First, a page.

Vishnu Vardhan impressed one and all with his gritty fight against Kei Nishikori in his Davis Cup debut match but Somdev Devvarman feels it's too early to declare that India have got the second specialist singles player for the prestigious tournament.
Doubles specialist Rohan Bopanna has been playing the role of the second singles player for long in the Davis Cup.
The 24-year-old Vardhan played the second reverse singles against world number 55 Nishikori in the play-off tie against Japan when Somdev was ruled out due to a shoulder strain and the debutant put up a good fight before losing.
"He has got a lot of praise. The guy rose to occasion. It's not easy to play against the guy he played. There is a difference of 400 places. He did not look like 400 places behind."
"However, potential is something and getting result day in and out is something else. Most of us are guilty of judging people on one match. You have to be consistent," Somdev, who was in the city to receive his Arjuna Award, told reporters.
Somdev could not turn up to receive the coveted award on the National Sports Day due to his US Open commitment and on Tuesday he got the trophy from Sports Minister Ajay Maken.
"It's a very nice honour. I am happy I won it. Good to have appreciation of the Sports Ministry and the public," he said.
India were relegated to Asia/Oceania Zone after losing the tie against Japan 1-4 but Somdev refused to read much into the defeat.
"It's sport. Sometimes underdogs win and favourites lose. It's unpredictable and what's matters is what's on court and not on papers. And we must appreciate that Japan played well and it's wonderful accomplishment for them and the Asian tennis," Somdev said.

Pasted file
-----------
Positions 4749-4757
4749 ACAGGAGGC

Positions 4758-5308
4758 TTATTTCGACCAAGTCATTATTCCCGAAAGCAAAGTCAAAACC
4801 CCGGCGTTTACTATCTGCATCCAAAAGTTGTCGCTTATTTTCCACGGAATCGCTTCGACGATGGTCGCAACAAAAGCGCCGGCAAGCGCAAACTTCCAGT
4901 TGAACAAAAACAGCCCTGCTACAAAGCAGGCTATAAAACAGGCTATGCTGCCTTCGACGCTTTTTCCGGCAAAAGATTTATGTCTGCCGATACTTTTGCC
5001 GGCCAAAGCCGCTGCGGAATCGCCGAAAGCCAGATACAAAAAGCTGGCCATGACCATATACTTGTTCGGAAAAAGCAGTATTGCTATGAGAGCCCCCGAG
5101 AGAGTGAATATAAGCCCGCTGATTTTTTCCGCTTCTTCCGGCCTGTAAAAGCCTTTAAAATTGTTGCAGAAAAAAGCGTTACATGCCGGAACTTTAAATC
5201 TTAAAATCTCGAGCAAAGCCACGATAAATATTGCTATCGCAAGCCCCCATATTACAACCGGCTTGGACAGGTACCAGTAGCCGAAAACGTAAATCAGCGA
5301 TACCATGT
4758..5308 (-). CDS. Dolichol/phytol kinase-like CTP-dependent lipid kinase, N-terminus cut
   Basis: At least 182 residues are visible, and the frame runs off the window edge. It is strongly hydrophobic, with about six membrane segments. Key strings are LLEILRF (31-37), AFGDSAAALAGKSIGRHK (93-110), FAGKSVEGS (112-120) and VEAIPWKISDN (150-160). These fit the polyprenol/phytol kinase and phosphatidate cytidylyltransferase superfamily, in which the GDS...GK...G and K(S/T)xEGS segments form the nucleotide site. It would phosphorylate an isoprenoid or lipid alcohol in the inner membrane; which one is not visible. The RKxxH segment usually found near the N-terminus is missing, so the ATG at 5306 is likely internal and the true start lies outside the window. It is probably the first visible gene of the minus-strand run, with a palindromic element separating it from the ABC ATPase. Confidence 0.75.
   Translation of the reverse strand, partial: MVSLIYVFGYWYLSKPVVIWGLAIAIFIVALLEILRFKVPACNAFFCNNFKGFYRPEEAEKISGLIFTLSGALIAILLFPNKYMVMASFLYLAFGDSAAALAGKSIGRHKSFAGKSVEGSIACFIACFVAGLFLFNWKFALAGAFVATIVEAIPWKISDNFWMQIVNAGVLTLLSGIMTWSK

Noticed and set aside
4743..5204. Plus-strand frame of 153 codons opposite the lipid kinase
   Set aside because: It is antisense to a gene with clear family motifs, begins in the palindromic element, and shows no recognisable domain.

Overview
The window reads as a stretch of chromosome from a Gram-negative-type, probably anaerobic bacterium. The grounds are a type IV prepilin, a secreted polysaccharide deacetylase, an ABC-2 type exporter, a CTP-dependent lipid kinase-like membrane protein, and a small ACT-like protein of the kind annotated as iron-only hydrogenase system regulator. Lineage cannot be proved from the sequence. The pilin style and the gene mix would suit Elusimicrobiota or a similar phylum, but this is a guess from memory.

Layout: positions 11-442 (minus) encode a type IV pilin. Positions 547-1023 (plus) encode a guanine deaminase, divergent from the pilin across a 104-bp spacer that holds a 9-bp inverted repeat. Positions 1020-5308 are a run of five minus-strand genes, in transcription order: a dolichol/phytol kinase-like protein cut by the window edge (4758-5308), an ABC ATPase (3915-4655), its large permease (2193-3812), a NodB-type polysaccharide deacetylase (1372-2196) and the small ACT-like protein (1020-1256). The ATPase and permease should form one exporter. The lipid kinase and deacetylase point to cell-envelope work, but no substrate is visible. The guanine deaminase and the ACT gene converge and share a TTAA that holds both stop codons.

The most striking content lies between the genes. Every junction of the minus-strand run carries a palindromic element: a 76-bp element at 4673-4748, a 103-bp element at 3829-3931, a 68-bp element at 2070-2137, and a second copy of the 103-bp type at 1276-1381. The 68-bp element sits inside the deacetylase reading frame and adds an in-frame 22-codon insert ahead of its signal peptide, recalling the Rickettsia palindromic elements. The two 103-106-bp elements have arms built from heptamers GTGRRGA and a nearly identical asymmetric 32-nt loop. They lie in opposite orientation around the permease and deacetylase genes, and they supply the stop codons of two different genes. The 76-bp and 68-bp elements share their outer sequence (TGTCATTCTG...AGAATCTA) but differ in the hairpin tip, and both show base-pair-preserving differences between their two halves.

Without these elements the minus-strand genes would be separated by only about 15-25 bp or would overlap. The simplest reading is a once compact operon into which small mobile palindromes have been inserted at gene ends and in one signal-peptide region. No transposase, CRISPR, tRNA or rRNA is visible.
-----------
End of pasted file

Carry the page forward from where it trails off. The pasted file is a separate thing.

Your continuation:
"We will play again in Group and hopefully back to the World Group soon," he added.
Talking about his injury, Somdev said he will be back into action in about 15 days' time and blamed too much tennis for it.
"It's not great but it's just a strain. Not any tear. I have been asked to rest for two weeks so I am not too eager to rush a comeback. It's because of overuse. I have (been) playing a lot of tennis since last year. The first time I realised the after-effects in April this year," he said.
Asked to sum up his season thus far, Somdev, who of late has come up with some poor results, was satisfied with how things panned out.
"It's an average year although the statistics say it's my best year. I have done well in bigger tournaments and not in other tournaments. Overall it's a good year. I am only 26 and and looking forward to play 5-6 more years," he said.
Somdev begged to differ when countered with the question that the Indian system has not produced many good players.
He himself is based in the US and talented players such as Yuki Bhambri and Sanam Singh have also trained outside the country.
"We are getting the sport more popular. To create champion is not easy. All you can do is create opportunities. I got my basics here, spent 19 years. It's a global sport, played by over 200 counties unlike cricket. It's very competitive. Even the Americans go and train in Europe, they learn technique," he said.
Somdev also joined the chorus of world's leading players in complaining against the crammed schedule. World number four Andy Murray has even threatened a players's strike if officials do not heed to their calls.
The top players are required to compete in all the four Grand Slams, nine Masters Series events, the season-ending World Tour Finals apart from some lower-tier tournaments.
Problems arose yet again when bad weather during the US Open forced star players such as Murray and Rafael Nadal to play three matches in as many days to make the semi-finals.
"Absolutely. A lot of people were talking about it and what happened at US Open just stirred it up. It's not just scheduling and the way it's being run, the players are underpaid," said Somdev.
"They just get 12% of the revenue and any practical person would say that it's the players who help generate all the revenue. Change is good and it's going to happen. We did not have players' union and we'll see a change," he said
Somdev sympathised with those who lost their loved ones in the recent earthquake that shook Sikkim and other North Eastern Indian states.
"It's the power of the mother nature. No one can control it. You never know what can hit you. My thoughts and prayers are to all who got affected," he said.